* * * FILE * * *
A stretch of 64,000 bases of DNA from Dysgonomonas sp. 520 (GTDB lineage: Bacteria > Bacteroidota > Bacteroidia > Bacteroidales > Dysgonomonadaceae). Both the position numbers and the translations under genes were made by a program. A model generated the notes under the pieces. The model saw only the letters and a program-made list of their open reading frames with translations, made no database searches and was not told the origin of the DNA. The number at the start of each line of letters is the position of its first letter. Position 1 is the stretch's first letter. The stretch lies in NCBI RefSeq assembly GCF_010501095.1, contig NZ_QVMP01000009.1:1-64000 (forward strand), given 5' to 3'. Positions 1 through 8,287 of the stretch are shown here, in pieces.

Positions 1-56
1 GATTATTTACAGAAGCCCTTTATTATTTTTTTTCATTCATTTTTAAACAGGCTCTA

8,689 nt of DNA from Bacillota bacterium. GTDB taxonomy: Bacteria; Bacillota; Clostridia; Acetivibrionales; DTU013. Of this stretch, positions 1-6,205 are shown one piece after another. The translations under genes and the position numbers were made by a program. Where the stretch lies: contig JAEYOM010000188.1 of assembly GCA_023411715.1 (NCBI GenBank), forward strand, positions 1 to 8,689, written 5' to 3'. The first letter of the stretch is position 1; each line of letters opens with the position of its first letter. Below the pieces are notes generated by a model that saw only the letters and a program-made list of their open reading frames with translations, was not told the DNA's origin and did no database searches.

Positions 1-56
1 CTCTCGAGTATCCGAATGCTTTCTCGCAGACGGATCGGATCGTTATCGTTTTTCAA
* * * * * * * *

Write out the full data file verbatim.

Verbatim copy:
A stretch of 64,000 bases of DNA from Dysgonomonas sp. 520 (GTDB lineage: Bacteria > Bacteroidota > Bacteroidia > Bacteroidales > Dysgonomonadaceae). Both the position numbers and the translations under genes were made by a program. A model generated the notes under the pieces. The model saw only the letters and a program-made list of their open reading frames with translations, made no database searches and was not told the origin of the DNA. The number at the start of each line of letters is the position of its first letter. Position 1 is the stretch's first letter. The stretch lies in NCBI RefSeq assembly GCF_010501095.1, contig NZ_QVMP01000009.1:1-64000 (forward strand), given 5' to 3'. Positions 1 through 8,287 of the stretch are shown here, in pieces.

Positions 1-56
1 GATTATTTACAGAAGCCCTTTATTATTTTTTTTCATTCATTTTTAAACAGGCTCTA

8,689 nt of DNA from Bacillota bacterium. GTDB taxonomy: Bacteria; Bacillota; Clostridia; Acetivibrionales; DTU013. Of this stretch, positions 1-6,205 are shown one piece after another. The translations under genes and the position numbers were made by a program. Where the stretch lies: contig JAEYOM010000188.1 of assembly GCA_023411715.1 (NCBI GenBank), forward strand, positions 1 to 8,689, written 5' to 3'. The first letter of the stretch is position 1; each line of letters opens with the position of its first letter. Below the pieces are notes generated by a model that saw only the letters and a program-made list of their open reading frames with translations, was not told the DNA's origin and did no database searches.

Positions 1-56
1 CTCTCGAGTATCCGAATGCTTTCTCGCAGACGGATCGGATCGTTATCGTTTTTCAA